The report concludes that substantially more economic deregulation is warranted now. It points out that, over the past two decades, most telecommunications markets have become sufficiently competitive that market forces should be the primary driver of prices, terms and conditions of service. It therefore recommends (a) removing from the Telecommunications Act the requirement that all telecommunications services be regulated unless the CRTC rules otherwise, and (b) limiting economic regulation to areas where it is demonstrably required to protect consumer interests or the maintenance of competitive markets.

To this end, the report recommends limiting economic regulation to markets where a TSP possesses "significant market power," as that term is understood in competition law. TSPs that possess significant market power will still be required to file tariffs for CRTC approval. Where CRTC tariff approval continues to be required, the report recommends a substantially streamlined process. Under this process, tariffs filed with the CRTC would automatically go into effect seven days after filing, unless the commission suspends or disallows them.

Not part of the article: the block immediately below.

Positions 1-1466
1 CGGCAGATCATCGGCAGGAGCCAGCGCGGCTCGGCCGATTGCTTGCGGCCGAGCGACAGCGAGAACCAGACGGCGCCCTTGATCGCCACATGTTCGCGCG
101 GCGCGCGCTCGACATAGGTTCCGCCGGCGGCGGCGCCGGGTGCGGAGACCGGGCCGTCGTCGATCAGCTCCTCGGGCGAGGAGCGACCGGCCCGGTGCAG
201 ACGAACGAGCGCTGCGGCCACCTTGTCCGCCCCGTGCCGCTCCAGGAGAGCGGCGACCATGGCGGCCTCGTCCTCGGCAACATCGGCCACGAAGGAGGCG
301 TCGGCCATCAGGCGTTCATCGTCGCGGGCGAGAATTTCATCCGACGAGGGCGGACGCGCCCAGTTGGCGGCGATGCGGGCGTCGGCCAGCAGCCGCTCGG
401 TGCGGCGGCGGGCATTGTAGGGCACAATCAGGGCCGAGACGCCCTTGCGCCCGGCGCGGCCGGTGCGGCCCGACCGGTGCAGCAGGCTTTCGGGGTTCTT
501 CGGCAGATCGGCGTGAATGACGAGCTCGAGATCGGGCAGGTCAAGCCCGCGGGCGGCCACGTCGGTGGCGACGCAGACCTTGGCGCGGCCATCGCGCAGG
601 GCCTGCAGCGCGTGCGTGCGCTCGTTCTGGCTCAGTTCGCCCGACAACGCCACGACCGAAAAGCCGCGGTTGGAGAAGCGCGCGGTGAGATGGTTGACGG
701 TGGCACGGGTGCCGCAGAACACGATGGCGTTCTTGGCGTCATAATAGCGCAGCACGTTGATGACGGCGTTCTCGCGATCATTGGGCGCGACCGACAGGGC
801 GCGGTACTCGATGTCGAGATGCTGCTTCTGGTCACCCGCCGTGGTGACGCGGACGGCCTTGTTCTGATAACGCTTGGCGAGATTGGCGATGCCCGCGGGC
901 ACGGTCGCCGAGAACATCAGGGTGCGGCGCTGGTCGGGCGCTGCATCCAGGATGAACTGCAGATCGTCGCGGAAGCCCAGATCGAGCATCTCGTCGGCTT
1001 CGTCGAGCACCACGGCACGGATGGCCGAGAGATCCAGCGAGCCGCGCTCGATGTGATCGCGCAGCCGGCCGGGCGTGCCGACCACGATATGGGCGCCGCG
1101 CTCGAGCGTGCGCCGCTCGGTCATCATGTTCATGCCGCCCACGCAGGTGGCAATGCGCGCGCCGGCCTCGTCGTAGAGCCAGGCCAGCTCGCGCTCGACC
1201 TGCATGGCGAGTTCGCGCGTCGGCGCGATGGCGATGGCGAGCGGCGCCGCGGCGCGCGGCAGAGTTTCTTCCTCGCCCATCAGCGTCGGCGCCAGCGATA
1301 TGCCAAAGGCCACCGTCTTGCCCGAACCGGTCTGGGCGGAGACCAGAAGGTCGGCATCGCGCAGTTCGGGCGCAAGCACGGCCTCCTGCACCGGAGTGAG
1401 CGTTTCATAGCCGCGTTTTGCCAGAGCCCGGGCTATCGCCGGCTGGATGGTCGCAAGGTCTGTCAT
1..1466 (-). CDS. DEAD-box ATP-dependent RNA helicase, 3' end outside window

Today, the ILECs must provide a range of wholesale services to their competitors at prices and on conditions set by the regulator. This approach, sometimes referred to as ‘network unbundling,’ was initially adopted by U.S., Canadian and European regulators to encourage competitive entry. The approach has been largely abandoned in the U.S. recently, at least in connection with next generation network infrastructure, but continues to be a cornerstone of telecommunications regulation in Canada and Europe. Regulators initially adopted the unbundling approach in the expectation that new competitors would use resale of unbundled services as a ‘stepping stone’ that would lead to construction of their own networks, and to becoming true ‘facilities-based’ competitors. However, the panel found that the broad scope of unbundling requirements established by the CRTC has discouraged competitors from building their own infrastructure. It has also created a disincentive for the ILECs to build and expand their own network infrastructure as any new network initiative would also be subject to the mandatory unbundling rules.